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Curtin and ANSTO to advance the science of nuclear waste storage

Media release

Curtin University of Technology has signed a four-year, $1.2 million agreement with the Australian Nuclear Science and Technology Organisation (ANSTO) to conduct research into the storage of nuclear waste.

The project brings together materials modelling researchers from Curtin’s Nanochemistry Research Institute (NRI) with ANSTO’s renowned experts to undertake fundamental research into the design and implementation of nuclear waste forms.

(Left to right) Greg Lumpkin, Nigel Marks, Lyndon Edwards and Julian Gale

(Left to right) Greg Lumpkin, Nigel Marks, Lyndon Edwards and Julian Gale

Curtin’ Deputy Vice-Chancellor, Research and Development, Professor Linda Kristjanson, said the University was pleased to be working with ANSTO on such an important research area.

“It will build on our existing ties with global leaders in nuclear research, including ANSTO and Los Alamos in the US, and will allow Curtin to conduct fundamental research into the safe containment of highly radioactive waste,” she said.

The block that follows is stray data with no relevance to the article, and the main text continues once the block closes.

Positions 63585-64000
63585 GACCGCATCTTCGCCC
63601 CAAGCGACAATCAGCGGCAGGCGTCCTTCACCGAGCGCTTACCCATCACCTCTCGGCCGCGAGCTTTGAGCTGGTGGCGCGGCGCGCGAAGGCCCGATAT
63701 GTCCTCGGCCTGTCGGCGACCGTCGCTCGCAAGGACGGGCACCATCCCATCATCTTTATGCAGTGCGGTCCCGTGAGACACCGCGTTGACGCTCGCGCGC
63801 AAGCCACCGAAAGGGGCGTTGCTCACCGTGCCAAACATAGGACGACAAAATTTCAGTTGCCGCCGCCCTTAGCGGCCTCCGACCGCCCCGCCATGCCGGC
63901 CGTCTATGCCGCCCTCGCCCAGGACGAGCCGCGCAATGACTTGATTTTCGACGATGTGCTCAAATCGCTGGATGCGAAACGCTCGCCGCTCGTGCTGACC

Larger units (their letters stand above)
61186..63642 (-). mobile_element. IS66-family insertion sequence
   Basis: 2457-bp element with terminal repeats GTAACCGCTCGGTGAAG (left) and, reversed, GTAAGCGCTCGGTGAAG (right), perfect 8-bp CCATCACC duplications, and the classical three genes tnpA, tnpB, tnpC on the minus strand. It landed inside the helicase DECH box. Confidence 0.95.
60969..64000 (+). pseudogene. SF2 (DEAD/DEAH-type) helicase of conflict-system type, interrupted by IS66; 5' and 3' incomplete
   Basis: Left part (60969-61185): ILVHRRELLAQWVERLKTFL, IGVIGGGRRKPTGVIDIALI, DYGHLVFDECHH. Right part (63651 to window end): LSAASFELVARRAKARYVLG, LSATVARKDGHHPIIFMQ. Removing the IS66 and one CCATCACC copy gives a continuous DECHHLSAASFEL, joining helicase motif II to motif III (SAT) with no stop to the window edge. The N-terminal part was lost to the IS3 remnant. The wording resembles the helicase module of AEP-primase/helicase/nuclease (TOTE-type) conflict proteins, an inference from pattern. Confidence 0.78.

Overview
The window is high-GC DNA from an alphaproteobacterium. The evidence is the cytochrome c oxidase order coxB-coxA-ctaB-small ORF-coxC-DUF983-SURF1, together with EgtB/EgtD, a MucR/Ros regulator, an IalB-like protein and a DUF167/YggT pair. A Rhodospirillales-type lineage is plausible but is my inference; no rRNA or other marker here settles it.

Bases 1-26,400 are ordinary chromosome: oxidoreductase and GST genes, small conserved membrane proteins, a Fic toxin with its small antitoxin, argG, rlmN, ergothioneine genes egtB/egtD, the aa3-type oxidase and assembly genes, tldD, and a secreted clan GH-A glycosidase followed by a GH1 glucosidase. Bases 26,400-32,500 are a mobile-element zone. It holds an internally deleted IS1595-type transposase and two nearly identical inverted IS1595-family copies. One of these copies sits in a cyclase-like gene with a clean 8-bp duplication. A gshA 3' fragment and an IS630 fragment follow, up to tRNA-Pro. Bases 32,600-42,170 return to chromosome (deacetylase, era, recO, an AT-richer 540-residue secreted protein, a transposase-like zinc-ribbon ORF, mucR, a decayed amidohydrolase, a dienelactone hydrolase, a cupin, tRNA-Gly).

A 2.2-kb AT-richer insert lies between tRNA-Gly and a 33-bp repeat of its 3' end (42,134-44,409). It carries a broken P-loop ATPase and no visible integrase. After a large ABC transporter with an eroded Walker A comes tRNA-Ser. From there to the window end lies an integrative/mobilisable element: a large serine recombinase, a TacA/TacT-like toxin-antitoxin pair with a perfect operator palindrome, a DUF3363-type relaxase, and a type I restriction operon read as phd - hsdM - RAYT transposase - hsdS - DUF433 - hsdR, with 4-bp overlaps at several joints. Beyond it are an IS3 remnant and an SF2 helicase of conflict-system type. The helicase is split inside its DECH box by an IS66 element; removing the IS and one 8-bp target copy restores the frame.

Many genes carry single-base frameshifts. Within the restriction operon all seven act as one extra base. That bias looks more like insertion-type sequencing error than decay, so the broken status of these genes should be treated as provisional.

Professor Kristjanson said Curtin already had research capacity in the area with Associate Professor Nigel Marks, who had an Australian Research Council (ARC) grant to work on nuclear materials, and ARC Professorial Fellow, Professor Julian Gale.

ANSTO’s Institute of Materials Engineering Head, Professor Lyndon Edwards, said the collaboration would build national capacity in materials modelling that would be important for Australian science and industry and produce outcomes that further improve our understanding of nuclear waste.

“There has been a significant increase in global interest in nuclear power in recent years and more nuclear power plants are being planned around the world today than at any time in the past 30 years,” he said.

“New higher efficiency, intrinsically safer Generation IV reactor systems are also being developed which will require new nuclear waste solutions.
“By working with Curtin, ANSTO is ensuring that Australian science remains at the forefront of how to design, manufacture and store nuclear waste in a safe, economic and timely manner.”

The new staff member will be based at the $116 million Curtin Resources and Chemistry Precinct and will work under the umbrella of the Curtin Institute for Minerals of Energy (CIME), which was launched by Federal Minister for Resources and Energy Martin Ferguson in November 2009.